How to ask for a raise

You work hard for the money, honey. It’s time to ask the boss for a little more

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Be realistic
Just because you’re at your desk before 9, work over your lunch hour and leave after the CEO, that doesn’t mean you’re entitled to more moo­­lah. “Most people tend to over­estimate the value of their contributions relative to what they’re paid,” says the Toronto-based author and career guru Barbara Moses. However, if you’ve made significant accomplishments that have added value to the business (say, you’ve successfully completed a difficult assignment, developed major cost-saving measures, exceeded yearly sales quotas in record time or consistently gone above and beyond your day-to-day duties), you should go for it.

Time it well
“There are better times and worse times to ask for a raise,” Moses says. “If your boss is freaking out because of work overload, if a big client walks or if it’s a Monday morning, it’s not a good time. Choose a time when they’ll be more receptive to your request.” Not only will you want to do it when your manager will be relaxed, you’ll want to pick a time that works for you, too, such as during a very flattering performance review.

Be prepared
“Planning carefully and tackling this like a project is essential,” says Barbara Quinn, a career counsellor and author in Vancouver. Before your meeting, make a list of the reasons why you should be making more money, then do a little research and pull market data of salaries for similar jobs. Bring all the notes and paperwork you prepared, focus on your talent and accomplishments and provide your manager with a raise range; about 10 to 15 percent of your base salary is recommended. You’ll impress your supervisor if you present your case intelligently and professionally.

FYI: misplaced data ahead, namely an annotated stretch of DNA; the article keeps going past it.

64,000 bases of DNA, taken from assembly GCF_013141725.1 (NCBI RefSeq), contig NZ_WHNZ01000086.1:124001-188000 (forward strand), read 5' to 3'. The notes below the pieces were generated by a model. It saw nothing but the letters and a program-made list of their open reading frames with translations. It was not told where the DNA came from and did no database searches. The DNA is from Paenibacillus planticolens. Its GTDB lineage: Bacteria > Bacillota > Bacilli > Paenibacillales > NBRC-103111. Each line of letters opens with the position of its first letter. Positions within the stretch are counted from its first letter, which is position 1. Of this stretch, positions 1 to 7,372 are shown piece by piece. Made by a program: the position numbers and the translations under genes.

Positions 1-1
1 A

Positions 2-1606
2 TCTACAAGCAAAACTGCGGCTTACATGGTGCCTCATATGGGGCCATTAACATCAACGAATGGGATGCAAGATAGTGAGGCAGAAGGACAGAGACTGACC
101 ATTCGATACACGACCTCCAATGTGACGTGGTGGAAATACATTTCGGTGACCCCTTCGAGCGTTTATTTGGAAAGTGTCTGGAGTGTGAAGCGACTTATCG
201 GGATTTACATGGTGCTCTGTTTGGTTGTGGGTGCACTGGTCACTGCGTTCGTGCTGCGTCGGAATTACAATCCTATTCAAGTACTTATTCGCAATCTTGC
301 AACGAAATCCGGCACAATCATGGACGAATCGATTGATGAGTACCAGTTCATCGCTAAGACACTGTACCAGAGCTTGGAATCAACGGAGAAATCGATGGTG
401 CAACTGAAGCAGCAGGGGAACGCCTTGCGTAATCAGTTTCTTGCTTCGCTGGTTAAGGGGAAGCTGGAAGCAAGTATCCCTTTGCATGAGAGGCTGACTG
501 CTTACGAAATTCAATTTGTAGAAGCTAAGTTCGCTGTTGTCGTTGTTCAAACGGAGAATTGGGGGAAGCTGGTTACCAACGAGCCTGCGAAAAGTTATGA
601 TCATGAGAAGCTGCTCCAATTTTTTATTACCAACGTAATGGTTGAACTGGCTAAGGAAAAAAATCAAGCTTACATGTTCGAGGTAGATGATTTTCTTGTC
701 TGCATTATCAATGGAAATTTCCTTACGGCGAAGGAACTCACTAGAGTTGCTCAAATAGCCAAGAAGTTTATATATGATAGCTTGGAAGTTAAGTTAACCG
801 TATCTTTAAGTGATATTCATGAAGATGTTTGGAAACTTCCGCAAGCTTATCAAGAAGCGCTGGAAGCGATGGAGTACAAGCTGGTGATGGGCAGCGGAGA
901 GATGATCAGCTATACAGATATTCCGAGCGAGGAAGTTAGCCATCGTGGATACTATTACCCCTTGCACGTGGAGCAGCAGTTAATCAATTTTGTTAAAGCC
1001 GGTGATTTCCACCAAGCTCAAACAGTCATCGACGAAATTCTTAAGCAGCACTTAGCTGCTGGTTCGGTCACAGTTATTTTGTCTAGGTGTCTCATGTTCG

Avoid these don’ts
Don’t make it personal; your super­visor doesn’t need to know you’ve racked up major credit-card debt that you need to pay off. Don’t dress up for the occasion if you normally wear jeans to work; it’s old-fashioned, and managers see right through it. Don’t bring up what co-workers are getting paid; it’s none of your business. And unless you have a real job offer on the table from another employer, don’t throw the idea out there to use as leverage. “It’s extraordinarily tacky to pretend you have an offer when you don’t,” says Moses. “If you do and you’re a good performer, they’ll usually want to match or exceed the offer.”

Have a Plan B
If your boss simply says there’s no money in the budget to give you a raise, be prepared to negotiate. If she really can’t increase your bottom line, don’t threaten to quit. Instead, ask for a trip to a conference, an extra week of vacation, a new assignment, educational training or industry-related workshops, a title change or other bonuses or perks. This will keep you going until the next best time to ask for more dough comes up.